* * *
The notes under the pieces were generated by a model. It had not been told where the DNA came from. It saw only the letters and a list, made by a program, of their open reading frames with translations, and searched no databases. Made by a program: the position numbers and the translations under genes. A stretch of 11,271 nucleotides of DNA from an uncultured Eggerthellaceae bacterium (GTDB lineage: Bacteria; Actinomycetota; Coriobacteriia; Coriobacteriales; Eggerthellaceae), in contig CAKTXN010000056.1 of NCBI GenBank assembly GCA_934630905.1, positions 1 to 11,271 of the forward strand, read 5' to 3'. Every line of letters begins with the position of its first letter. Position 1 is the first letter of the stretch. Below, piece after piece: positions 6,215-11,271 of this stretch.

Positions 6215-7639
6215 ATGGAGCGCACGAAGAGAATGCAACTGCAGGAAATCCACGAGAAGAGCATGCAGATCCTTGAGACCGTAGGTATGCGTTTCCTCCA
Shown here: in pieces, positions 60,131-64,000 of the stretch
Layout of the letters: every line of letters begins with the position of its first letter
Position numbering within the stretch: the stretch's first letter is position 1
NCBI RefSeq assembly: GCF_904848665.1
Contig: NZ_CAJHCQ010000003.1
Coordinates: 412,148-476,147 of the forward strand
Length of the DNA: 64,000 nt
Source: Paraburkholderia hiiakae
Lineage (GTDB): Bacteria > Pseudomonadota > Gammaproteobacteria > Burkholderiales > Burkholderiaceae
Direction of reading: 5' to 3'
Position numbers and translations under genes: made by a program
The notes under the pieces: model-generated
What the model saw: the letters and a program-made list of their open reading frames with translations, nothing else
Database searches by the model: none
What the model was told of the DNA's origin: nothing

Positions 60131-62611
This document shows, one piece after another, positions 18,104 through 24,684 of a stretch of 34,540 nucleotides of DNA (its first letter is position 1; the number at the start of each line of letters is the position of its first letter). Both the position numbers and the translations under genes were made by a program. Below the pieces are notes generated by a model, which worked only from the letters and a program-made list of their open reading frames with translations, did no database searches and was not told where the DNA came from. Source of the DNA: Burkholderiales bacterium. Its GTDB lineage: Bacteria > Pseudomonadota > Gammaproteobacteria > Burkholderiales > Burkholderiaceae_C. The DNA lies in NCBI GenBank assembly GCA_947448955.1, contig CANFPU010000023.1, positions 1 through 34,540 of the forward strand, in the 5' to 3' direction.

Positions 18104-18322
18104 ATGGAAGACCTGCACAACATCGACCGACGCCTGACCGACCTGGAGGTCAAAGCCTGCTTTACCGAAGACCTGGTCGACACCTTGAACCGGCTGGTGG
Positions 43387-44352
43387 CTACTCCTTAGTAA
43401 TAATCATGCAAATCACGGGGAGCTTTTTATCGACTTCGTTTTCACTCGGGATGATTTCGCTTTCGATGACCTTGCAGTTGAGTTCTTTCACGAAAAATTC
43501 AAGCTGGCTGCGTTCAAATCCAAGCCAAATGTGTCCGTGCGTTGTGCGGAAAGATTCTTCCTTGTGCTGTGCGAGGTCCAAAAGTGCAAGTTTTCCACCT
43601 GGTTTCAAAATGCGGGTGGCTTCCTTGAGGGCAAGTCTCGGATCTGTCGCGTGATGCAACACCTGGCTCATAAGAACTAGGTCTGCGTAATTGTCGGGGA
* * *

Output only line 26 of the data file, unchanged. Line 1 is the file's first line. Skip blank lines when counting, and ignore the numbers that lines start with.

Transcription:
43501 AAGCTGGCTGCGTTCAAATCCAAGCCAAATGTGTCCGTGCGTTGTGCGGAAAGATTCTTCCTTGTGCTGTGCGAGGTCCAAAAGTGCAAGTTTTCCACCT